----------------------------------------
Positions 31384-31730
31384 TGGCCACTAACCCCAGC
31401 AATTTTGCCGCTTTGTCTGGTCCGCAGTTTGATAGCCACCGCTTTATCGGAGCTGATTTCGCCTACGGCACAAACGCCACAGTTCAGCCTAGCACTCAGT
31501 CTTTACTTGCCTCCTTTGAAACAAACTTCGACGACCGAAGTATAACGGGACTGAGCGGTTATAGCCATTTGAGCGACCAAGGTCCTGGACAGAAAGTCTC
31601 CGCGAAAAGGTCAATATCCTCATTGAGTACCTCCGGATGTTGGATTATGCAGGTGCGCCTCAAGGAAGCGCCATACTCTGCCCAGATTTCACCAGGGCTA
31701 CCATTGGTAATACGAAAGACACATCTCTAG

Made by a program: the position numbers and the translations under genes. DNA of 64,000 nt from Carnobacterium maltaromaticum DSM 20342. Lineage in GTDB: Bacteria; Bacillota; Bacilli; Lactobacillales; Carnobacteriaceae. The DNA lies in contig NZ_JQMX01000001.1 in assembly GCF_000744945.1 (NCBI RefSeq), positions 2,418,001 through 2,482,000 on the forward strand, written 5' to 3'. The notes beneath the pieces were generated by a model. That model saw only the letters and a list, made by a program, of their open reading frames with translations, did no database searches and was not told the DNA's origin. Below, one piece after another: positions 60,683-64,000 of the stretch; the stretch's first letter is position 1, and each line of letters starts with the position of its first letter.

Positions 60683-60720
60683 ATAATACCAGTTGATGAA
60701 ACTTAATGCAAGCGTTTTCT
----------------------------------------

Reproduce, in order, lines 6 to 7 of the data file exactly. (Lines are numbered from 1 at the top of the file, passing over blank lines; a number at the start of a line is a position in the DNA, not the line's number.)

31701 CCATTGGTAATACGAAAGACACATCTCTAG

Made by a program: the position numbers and the translations under genes. DNA of 64,000 nt from Carnobacterium maltaromaticum DSM 20342. Lineage in GTDB: Bacteria; Bacillota; Bacilli; Lactobacillales; Carnobacteriaceae. The DNA lies in contig NZ_JQMX01000001.1 in assembly GCF_000744945.1 (NCBI RefSeq), positions 2,418,001 through 2,482,000 on the forward strand, written 5' to 3'. The notes beneath the pieces were generated by a model. That model saw only the letters and a list, made by a program, of their open reading frames with translations, did no database searches and was not told the DNA's origin. Below, one piece after another: positions 60,683-64,000 of the stretch; the stretch's first letter is position 1, and each line of letters starts with the position of its first letter.